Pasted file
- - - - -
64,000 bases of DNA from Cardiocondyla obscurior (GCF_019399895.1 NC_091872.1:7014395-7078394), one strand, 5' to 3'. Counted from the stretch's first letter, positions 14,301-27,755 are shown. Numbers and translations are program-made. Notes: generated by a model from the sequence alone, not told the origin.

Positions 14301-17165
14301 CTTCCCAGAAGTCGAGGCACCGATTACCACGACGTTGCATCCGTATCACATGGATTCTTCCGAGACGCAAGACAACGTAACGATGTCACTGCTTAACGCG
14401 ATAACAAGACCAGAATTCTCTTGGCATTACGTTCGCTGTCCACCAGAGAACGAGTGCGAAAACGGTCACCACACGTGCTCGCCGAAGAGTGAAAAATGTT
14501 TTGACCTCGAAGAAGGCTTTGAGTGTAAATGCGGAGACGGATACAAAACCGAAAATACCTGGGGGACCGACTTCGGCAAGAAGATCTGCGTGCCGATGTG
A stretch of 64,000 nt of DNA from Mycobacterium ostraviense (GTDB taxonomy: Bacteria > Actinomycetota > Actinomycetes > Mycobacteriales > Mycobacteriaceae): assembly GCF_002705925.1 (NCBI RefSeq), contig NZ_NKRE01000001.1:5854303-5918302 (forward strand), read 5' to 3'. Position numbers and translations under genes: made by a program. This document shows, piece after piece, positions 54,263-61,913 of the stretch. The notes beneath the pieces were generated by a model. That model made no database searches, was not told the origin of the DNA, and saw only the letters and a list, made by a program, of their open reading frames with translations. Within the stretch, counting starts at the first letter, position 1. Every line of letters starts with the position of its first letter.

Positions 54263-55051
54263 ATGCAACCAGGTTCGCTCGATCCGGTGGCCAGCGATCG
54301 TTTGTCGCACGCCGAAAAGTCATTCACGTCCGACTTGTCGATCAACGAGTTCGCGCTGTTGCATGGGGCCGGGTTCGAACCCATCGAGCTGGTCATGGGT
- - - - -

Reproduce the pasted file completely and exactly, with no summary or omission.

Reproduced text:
64,000 bases of DNA from Cardiocondyla obscurior (GCF_019399895.1 NC_091872.1:7014395-7078394), one strand, 5' to 3'. Counted from the stretch's first letter, positions 14,301-27,755 are shown. Numbers and translations are program-made. Notes: generated by a model from the sequence alone, not told the origin.

Positions 14301-17165
14301 CTTCCCAGAAGTCGAGGCACCGATTACCACGACGTTGCATCCGTATCACATGGATTCTTCCGAGACGCAAGACAACGTAACGATGTCACTGCTTAACGCG
14401 ATAACAAGACCAGAATTCTCTTGGCATTACGTTCGCTGTCCACCAGAGAACGAGTGCGAAAACGGTCACCACACGTGCTCGCCGAAGAGTGAAAAATGTT
14501 TTGACCTCGAAGAAGGCTTTGAGTGTAAATGCGGAGACGGATACAAAACCGAAAATACCTGGGGGACCGACTTCGGCAAGAAGATCTGCGTGCCGATGTG
A stretch of 64,000 nt of DNA from Mycobacterium ostraviense (GTDB taxonomy: Bacteria > Actinomycetota > Actinomycetes > Mycobacteriales > Mycobacteriaceae): assembly GCF_002705925.1 (NCBI RefSeq), contig NZ_NKRE01000001.1:5854303-5918302 (forward strand), read 5' to 3'. Position numbers and translations under genes: made by a program. This document shows, piece after piece, positions 54,263-61,913 of the stretch. The notes beneath the pieces were generated by a model. That model made no database searches, was not told the origin of the DNA, and saw only the letters and a list, made by a program, of their open reading frames with translations. Within the stretch, counting starts at the first letter, position 1. Every line of letters starts with the position of its first letter.

Positions 54263-55051
54263 ATGCAACCAGGTTCGCTCGATCCGGTGGCCAGCGATCG
54301 TTTGTCGCACGCCGAAAAGTCATTCACGTCCGACTTGTCGATCAACGAGTTCGCGCTGTTGCATGGGGCCGGGTTCGAACCCATCGAGCTGGTCATGGGT